For this reason, Vorster (2015:109), a human rights expert from the Protestant tradition, connects shared values to the second commandment (Ex 20:4–6), saying, ‘Uiteindelik bied die geskrewe Woord die beginsels vir die etiek en is dit ook die toetssteen van alle etiese kodes en handelinge’ ‘[E]ventually, the written Word provides the principles for ethics and that is the acid test for all ethical codes and acts’. The view of Van Leeuwen (2014:419) confirms this epistemological point of departure in his overview of the UDBHR from a Protestant perspective. An ethical code such as the UDBHR has to be tested based on Scripture. It does not mean, however, that natural law (human reason, emotion and democratic approval) is epistemologically rejected, but it has to be always tested according to Scriptural principles to constitute a complete Protestant social ethics (Douma 1997:70). The implication is the formulation of Scriptural arguments that accept or reject an ethical code, in this case, article 17 of the UDBHR. Up to now, no Protestant investigation has been made into article 17 and, therefore, this article could be regarded as an introductory attempt to fill the gap.

A possible reason why the declaration has not made an impact in South Africa yet is the fact that the country is predominantly Protestant and that a foundation appropriate to the Protestant faith tradition is lacking. Habermas (2012:324), Hauerwas (2012) and Rawls (1993:134) are of the opinion that followers of the Protestant faith tradition will find it difficult to internalise and apply the principles to the UDBHR in practice without a Protestant theological foundation. In the Protestant community of South Africa, such a foundation could promote the acceptance of the global principles of the instrument, including the principle contained in article 17.

The methodology that will be followed is that article 17 will firstly be briefly analysed. Secondly, the analysis will be evaluated and founded from a broad Protestant social–ethical perspective. Article 17 of the UDBHR will now be analysed and discussed.

Analysis and discussion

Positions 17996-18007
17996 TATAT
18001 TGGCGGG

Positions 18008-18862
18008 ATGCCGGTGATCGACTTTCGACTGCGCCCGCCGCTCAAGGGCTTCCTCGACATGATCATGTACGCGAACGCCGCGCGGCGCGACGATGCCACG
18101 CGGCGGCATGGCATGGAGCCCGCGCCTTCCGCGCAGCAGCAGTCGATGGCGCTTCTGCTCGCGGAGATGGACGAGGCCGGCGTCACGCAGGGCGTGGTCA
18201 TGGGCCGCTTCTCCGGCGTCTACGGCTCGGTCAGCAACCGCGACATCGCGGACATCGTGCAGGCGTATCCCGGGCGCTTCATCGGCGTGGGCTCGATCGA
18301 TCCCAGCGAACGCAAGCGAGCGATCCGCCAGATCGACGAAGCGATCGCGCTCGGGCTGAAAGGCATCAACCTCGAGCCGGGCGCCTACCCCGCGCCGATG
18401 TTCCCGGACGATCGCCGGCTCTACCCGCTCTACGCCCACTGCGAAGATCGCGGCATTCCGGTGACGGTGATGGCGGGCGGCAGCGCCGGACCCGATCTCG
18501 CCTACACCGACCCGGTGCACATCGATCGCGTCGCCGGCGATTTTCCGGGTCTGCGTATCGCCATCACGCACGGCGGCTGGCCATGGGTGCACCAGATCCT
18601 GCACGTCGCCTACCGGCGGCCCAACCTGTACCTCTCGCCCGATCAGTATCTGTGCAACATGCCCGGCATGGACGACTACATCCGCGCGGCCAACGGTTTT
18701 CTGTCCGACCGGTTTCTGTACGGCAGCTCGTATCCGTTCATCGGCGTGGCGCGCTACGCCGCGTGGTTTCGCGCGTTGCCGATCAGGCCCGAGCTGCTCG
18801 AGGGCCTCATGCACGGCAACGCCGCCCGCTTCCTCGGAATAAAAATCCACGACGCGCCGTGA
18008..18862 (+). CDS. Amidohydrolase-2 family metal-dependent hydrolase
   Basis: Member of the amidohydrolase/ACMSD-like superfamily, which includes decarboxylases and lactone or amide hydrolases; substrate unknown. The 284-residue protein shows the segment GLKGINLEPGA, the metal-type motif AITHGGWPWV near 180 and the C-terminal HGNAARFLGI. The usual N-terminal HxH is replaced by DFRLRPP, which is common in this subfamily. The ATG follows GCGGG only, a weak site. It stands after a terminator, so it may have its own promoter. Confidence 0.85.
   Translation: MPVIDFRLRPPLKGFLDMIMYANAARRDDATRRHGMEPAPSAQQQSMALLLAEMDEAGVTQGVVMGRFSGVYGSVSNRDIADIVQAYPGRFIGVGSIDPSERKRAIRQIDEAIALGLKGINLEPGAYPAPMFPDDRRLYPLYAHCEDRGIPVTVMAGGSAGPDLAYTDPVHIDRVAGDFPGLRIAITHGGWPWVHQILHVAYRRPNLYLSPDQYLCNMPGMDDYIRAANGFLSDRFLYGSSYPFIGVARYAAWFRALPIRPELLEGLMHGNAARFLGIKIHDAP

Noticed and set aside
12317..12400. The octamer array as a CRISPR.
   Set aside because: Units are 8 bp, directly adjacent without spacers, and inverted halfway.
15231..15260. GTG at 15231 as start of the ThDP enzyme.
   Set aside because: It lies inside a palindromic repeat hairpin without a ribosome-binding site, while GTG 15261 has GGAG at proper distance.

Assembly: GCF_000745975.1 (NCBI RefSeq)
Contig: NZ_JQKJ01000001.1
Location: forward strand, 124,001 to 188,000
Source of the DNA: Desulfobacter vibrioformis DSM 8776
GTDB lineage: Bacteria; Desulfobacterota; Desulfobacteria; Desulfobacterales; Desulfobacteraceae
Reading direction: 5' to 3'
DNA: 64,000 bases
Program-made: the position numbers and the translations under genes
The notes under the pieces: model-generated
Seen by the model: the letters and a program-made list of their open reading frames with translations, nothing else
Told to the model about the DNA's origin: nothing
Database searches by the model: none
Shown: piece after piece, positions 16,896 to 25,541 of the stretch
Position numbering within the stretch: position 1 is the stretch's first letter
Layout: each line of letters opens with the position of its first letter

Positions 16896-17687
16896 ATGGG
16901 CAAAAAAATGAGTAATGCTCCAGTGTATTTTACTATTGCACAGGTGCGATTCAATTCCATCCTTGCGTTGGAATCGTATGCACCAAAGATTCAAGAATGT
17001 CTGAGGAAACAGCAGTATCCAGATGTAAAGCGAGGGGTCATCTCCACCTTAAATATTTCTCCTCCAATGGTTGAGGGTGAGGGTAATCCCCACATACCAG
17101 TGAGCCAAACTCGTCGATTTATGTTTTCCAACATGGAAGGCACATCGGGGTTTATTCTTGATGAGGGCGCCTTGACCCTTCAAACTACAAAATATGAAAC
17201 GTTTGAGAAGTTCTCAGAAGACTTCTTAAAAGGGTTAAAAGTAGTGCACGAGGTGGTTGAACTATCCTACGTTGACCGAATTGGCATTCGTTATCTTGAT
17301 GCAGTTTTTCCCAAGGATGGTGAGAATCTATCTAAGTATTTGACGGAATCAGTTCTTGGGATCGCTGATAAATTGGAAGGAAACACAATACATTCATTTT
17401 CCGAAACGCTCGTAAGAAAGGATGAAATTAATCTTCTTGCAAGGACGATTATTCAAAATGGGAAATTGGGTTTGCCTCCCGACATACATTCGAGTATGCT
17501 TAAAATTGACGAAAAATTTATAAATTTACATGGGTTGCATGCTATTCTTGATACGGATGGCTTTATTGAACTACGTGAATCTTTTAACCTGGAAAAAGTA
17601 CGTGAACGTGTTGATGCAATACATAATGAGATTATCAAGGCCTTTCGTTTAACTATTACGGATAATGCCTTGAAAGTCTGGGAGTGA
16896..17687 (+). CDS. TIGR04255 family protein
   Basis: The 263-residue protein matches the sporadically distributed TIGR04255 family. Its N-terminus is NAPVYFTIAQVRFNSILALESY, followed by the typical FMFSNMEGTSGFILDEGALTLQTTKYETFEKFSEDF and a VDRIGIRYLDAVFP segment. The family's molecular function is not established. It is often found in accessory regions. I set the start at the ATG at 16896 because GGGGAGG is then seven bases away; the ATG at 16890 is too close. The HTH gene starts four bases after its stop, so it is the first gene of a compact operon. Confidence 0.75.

Points of departure

Firstly, in analysing article 17 of the UDBHR, UNESCO sources and commentaries will be used as far as possible, with a view to describe the ‘UNESCO perspective’ as accurately as possible. Secondly, the juridical–hermeneutic stance is taken that the analysis will take place according to article 31 of the Vienna Convention on the Law of Treaties, which states (Kirby 2009):

[S]uch instruments are to be … interpreted in good faith in accordance with the ordinary meaning to be given to the terms of the Treaty in their context and in the light of its object and purpose. (p. 73)

The relationship

Article 17 of the UDBHR presents a new global bioethical principle of which the basic viewpoint is that the environment and human health (biomedical ethics) should not be separated from each other (UNESCO 2008:66). ‘[E]nvironmental security is no longer peripheral to the issues of human health’, Tandon (2009:253) wrote in his commentary on article 17. Several UNESCO commentaries express the opinion that the general point of departure of article 17 is utilitarian in nature, namely, that the environment could have far-reaching positive or negative consequences for human health (Hattingh 2014:234; Tandon 2009:247–250; Ten Have 2019:36). The environment is essential to health, which means the environment is valuable (Ten Have 2019:2–3, 16, 20, 33, 45–48; UNESCO 2011:78).